×
Stop thinking about WHAT WILL HAPPEN and start thinking about WHAT YOU CAN DO.
--Your friends at LectureNotes
Close

Geotechnical Engineering - 2

by Nusfa SamadNusfa Samad
Type: NoteInstitute: ABDUL KALAM TECHNICAL UNIVERSITY Course: B.Tech Specialization: Civil EngineeringViews: 3Uploaded: 1 month ago

Share it with your friends

Suggested Materials

Leave your Comments

Contributors

Nusfa Samad
Nusfa Samad
MODULE 3 1. Sounding methods Standard Penetration Test • Procedure – corrections to be applied to observed N values • Procedure for estimation of representative average N value • Numerical examples • Factors influencing the SPT results and precautions to obtain reliable results • Merits/drawbacks of the test • Correlations of N value with various engineering and index properties of soils 2. Static Cone Penetration Test • Procedure • Merits/drawbacks • Correlation of static CPT results with soil properties 3. Dynamic Cone Penetration Test • Procedure • Merits/drawbacks 4. Critical comparison of SPT, static CPT and dynamic CPT 1
In-situ tests General The in situ tests in the field have the advantage of testing the soils in their natural, undisturbed condition. Laboratory tests, on the other hand, make use of small size samples obtained from boreholes through samplers and therefore the reliability of these depends on the quality of the so called ‘undisturbed' samples. Further, obtaining undisturbed samples from non-cohesive, granular soils is not easy, if not impossible. Therefore, it is common practice to rely more on laboratory tests where cohesive soils are concerned. Further, in such soils, the field tests being short duration tests, fail to yield meaningful consolidation settlement data in any case. Where the subsoil strata are essentially non-cohesive in character, the bias is most definitely towards field tests. The data from field tests is used in empirical, but time-tested correlations to predict settlement of foundations. The field tests commonly used in subsurface investigation are: • Penetrometer test • Pressuremeter test • Vane shear test • Plate load test • Geophysical methods Penetrometer Tests : 1. Standard penetration test (SPT) 2. Static cone penetration test (CPT) 3. Dynamic cone penetration test (DCPT) 2
1. Standard penetration test The standard penetration test is carried out in a borehole, while the DCPT and SCPT are carried out without a borehole. All the three tests measure the resistance of the soil strata to penetration by a penetrometer. Useful empirical correlations between penetration resistance and soil properties are available for use in foundation design. This is the most extensively used penetrometer test and employs a split-spoon sampler, which consists of a driving shoe, a split-barrel of circular cross-section which is longitudinally split into two parts and a coupling. IS: 2131-1981 gives the standard for carrying out the test. This method is commonly used for cohesionless soil which cannot be easily sampled. Test is extremely useful in determining the relative density and the angle of shearing resistance of cohesionless soil. It is also used for determining unconfined compressive strength of the cohesive soils. Procedure a) The borehole is advanced to the required depth and the bottom cleaned. b) The split-spoon sampler, attached to standard drill rods of required length is lowered into the borehole and rested at the bottom. c) The split-spoon sampler is driven into the soil for a distance of 450mm by blows of a drop hammer (monkey) of 63.5 kg falling vertically and freely from a height of 750 mm at the rate of 30 blows per minute .The number of blows required to penetrate every 150 mm is recorded while driving the sampler. The number of blows required for the first 150 mm is disregarded. The number of blows required for the last 300 mm of penetration is added together and recorded as the N value at that particular depth of the borehole. The number of blows required to effect the first 150mm of penetration, called the seating drive. d) The split-spoon sampler is then withdrawn and is detached from the drill rods. The split-barrel is disconnected from the cutting shoe and the coupling. The 3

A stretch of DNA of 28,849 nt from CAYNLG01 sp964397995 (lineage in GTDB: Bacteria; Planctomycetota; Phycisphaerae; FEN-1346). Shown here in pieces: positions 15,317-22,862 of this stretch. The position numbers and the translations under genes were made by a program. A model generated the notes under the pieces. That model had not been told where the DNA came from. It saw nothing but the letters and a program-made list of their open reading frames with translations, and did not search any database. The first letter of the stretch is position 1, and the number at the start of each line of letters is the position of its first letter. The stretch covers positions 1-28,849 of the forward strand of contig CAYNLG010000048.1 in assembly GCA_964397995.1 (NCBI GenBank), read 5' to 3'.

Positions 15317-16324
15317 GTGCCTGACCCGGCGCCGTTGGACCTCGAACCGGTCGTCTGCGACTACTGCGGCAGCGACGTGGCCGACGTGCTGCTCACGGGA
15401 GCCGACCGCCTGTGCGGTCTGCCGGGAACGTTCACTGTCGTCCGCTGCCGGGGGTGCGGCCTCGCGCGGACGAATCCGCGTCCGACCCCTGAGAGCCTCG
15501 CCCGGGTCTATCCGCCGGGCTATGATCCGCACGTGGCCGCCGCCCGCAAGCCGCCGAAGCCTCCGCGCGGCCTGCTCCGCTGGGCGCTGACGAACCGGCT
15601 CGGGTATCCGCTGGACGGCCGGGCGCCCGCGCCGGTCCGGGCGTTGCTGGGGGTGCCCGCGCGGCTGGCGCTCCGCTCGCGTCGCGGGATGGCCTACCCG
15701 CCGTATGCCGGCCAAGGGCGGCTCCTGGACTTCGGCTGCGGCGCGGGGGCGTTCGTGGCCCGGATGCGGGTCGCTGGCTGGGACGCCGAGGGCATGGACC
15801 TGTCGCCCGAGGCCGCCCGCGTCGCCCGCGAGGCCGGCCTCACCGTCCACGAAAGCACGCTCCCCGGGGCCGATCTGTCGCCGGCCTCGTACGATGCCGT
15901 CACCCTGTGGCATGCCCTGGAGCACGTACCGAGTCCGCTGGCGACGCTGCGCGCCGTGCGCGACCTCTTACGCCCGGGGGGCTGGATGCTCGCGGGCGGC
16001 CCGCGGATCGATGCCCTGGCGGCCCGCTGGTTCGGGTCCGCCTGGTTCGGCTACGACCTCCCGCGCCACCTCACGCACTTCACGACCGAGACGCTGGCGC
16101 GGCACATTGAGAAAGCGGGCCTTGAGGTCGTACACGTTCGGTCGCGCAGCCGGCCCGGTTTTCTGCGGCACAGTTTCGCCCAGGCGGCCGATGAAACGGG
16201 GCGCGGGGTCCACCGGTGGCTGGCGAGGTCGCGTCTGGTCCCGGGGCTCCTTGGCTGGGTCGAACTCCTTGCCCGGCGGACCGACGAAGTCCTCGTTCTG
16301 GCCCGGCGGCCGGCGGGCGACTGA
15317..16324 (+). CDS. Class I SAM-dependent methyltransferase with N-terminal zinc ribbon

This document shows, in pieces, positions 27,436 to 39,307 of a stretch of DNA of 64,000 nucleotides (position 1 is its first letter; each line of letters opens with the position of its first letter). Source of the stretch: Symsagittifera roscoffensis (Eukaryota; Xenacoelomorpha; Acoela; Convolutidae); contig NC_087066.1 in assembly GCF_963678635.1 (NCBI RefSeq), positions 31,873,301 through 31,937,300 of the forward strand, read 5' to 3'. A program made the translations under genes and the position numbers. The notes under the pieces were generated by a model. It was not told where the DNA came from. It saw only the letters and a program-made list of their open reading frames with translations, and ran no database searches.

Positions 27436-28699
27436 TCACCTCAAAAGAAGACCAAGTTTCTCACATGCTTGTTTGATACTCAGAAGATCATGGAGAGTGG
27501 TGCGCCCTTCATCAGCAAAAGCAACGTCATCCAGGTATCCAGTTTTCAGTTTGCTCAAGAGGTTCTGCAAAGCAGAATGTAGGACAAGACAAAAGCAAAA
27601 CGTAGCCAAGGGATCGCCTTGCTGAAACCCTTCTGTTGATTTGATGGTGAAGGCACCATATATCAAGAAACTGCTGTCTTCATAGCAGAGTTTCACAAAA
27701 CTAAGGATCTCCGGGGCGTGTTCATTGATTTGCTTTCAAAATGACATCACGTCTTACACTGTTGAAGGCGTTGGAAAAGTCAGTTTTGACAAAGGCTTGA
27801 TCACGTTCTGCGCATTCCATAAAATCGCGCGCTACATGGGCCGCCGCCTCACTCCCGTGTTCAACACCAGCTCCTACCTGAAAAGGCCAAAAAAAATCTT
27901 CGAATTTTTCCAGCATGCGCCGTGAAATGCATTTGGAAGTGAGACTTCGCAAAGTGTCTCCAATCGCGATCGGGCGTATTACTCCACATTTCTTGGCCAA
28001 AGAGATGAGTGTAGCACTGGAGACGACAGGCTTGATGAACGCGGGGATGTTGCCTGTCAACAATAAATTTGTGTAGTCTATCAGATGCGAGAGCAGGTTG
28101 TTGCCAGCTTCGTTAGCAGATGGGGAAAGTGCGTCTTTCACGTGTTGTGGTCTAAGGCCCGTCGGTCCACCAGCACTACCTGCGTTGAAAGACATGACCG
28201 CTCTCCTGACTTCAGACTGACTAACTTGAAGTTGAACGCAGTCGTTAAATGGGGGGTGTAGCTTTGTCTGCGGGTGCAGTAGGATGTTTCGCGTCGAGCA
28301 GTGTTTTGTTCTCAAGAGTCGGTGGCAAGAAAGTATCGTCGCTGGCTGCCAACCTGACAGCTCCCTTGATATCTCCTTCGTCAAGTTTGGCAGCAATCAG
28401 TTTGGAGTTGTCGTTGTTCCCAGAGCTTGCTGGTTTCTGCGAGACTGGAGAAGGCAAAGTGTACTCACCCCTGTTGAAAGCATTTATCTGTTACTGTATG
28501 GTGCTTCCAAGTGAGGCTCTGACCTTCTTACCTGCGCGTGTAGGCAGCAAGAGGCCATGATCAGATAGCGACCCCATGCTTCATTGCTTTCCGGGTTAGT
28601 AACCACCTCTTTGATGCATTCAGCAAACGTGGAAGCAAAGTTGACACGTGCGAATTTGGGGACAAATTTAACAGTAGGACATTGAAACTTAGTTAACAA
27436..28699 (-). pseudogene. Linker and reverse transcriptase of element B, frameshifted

soil sample collected inside the split barrel is carefully collected so as to preserve the natural moisture content and transported to the laboratory for tests. Sometimes, a thin liner is inserted within the split-barrel so that at the end of the SPT, the liner containing the soil sample is sealed with molten wax at both its ends before it is taken away to the laboratory. The SPT is carried out at every 0.75 m vertical intervals in a borehole. This can be increased to 1.50 m if the depth of borehole is large. Due to the presence of boulders or rocks, it may not be possible to drive the sampler to a distance of 450 mm. In such a case, the N value can be recorded for the first 300 mm penetration. The boring log shows refusal and the test is halted if 50 blows are required for any 150mm penetration 100 blows are required for 300m penetration 10 successive blows produce no advance. Figure 4.2 shows schematic representation of SPT setup 4

Lecture Notes